18. Testing of electronic equipment on US telephone circuits.

These files were slated to be released years ago – except George Tenet refused:

CIA director Gen. Michael Hayden announced today that the Agency is declassifying the full 693-page file amassed on CIA’s illegal activities by order of then-CIA director James Schlesinger in 1973—the so-called “family jewels.” Only a few dozen heavily-censored pages of this file have previously been declassified, although multiple Freedom of Information Act requests have been filed over the years for the documents. Gen. Hayden called today’s release “a glimpse of a very different time and a very different Agency.”

“This is the first voluntary CIA declassification of controversial material since George Tenet in 1998 reneged on the 1990s promises of greater openness at the Agency,” commented Thomas Blanton, the Archive’s director.

Hayden also announced the declassification of some 11,000 pages of the so-called CAESAR, POLO and ESAU papers—hard-target analyses of Soviet and Chinese leadership internal politics and Sino-Soviet relations from 1953-1973, a collection of intelligence on Warsaw Pact military programs, and hundreds of pages on the A-12 spy plane.

Those last documents will be a boon to Cold War historians. Down through the years, we’ve had leaks from those analyses but never the whole story of what the CIA knew, what they believed, and what they were telling policy makers. It should make for fascinating reading.

As for the rest, it is apparent that for 25 years or more, the CIA was an agency out of control, beyond the law, and shockingly insensitive to civil liberties.

What new?

I have rarely been surprised or horrified by what the CIA has done down through the years “in our name.” The world is a cold, brutal place and there are many times when the “ends/means argument” is not relevant. Nor is the criticism that there was “no moral difference” between what the Soviets were doing and what the CIA did valid. Of course there was a difference; they were the enemy and what the CIA did most of the time to protect the United States was its own moral justification – survival.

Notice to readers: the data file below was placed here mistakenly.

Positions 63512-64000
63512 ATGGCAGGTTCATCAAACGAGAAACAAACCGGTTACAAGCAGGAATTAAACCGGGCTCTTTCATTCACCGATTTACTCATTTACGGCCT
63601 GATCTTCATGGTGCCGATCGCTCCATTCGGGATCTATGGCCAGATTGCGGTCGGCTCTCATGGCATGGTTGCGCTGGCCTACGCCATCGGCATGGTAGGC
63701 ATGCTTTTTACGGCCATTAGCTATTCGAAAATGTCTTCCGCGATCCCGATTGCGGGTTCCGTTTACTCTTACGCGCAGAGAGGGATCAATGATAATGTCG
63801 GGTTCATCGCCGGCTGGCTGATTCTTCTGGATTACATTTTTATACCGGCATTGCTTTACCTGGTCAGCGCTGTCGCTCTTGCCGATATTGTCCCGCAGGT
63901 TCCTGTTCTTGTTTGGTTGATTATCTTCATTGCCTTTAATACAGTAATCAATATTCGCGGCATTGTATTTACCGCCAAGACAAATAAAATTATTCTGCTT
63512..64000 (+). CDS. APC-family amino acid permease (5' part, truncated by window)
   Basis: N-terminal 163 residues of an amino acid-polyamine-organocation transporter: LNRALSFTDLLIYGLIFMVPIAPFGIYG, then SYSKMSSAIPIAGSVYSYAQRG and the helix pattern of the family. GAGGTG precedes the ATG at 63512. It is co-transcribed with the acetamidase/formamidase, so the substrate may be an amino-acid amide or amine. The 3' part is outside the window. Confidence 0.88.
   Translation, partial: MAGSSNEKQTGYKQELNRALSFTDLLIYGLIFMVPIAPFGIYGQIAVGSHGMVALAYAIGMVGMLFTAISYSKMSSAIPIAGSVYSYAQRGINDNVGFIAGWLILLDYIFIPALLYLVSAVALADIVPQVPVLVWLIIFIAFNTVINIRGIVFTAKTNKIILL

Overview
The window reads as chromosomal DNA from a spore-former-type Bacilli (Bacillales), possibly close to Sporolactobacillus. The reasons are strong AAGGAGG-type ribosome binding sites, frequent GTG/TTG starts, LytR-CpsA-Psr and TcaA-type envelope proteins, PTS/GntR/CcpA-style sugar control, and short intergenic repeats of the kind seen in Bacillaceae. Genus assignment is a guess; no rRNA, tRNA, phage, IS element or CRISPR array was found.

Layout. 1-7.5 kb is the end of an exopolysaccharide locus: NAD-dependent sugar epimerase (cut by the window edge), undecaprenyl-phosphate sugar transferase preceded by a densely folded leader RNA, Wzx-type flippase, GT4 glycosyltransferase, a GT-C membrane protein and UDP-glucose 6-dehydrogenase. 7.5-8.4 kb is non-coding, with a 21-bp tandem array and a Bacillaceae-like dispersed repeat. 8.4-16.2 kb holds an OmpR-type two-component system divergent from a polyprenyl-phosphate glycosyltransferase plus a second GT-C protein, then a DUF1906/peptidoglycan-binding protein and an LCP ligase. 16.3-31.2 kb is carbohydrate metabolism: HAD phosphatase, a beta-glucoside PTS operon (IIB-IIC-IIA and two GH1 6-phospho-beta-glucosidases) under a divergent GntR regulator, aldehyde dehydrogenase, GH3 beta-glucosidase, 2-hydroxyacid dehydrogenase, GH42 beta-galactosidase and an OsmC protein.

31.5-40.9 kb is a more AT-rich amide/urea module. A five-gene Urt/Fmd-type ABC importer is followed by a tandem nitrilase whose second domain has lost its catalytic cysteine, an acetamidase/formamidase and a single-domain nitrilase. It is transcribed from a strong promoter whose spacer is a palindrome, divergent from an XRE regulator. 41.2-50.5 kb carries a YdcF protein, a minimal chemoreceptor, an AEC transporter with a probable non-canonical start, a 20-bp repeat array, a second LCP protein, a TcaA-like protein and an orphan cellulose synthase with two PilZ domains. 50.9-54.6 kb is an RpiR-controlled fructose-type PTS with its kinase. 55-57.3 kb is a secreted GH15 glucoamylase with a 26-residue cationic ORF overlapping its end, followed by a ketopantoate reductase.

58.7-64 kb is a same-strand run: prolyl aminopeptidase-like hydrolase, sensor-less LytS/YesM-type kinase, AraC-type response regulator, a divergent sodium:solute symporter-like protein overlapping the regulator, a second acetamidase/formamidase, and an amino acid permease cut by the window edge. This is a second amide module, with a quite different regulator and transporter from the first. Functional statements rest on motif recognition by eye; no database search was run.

Clearly, this was not always the case. The Agency was a good friend in Latin America of American business interests like United Fruit Company and AT & T. Helping to overthrow governments not friendly to American corporations is a whole other story – one that needs telling. But by and large, CIA actions down through the years have been necessary. Whether we can decide if those actions were “moral” or not is a luxury granted those who can sit in judgement enjoying the benefits of freedoms protected and fought for by some of the most dedicated public servants in our nation’s history.

Domestic spying operations initiated by Nixon brought the Agency great shame, as well it should. Nixon’s paranoia about his enemies should not have led to the kinds of surveillance carried out against American citizens by the CIA. Someone, somewhere should have stood up to the President and told him that what he was suggesting was outside the Agency’s charter and illegal to boot. The fact that no one did – at least no one that we know of – should not surprise us given that list above.

If you enjoy playing “what if” with history, let’s go ahead and put Humphrey in Nixon’s shoes from 1969-72. Thousands of people in the streets calling for not only the defeat of the United States military on the field of battle but also calling for the overthrow of the US government. Clear evidence that a substantial source for funding this movement came from our bitter enemies. Certain involvement in the anti-war movement by the KGB and the GRU (Soviet Military intelligence).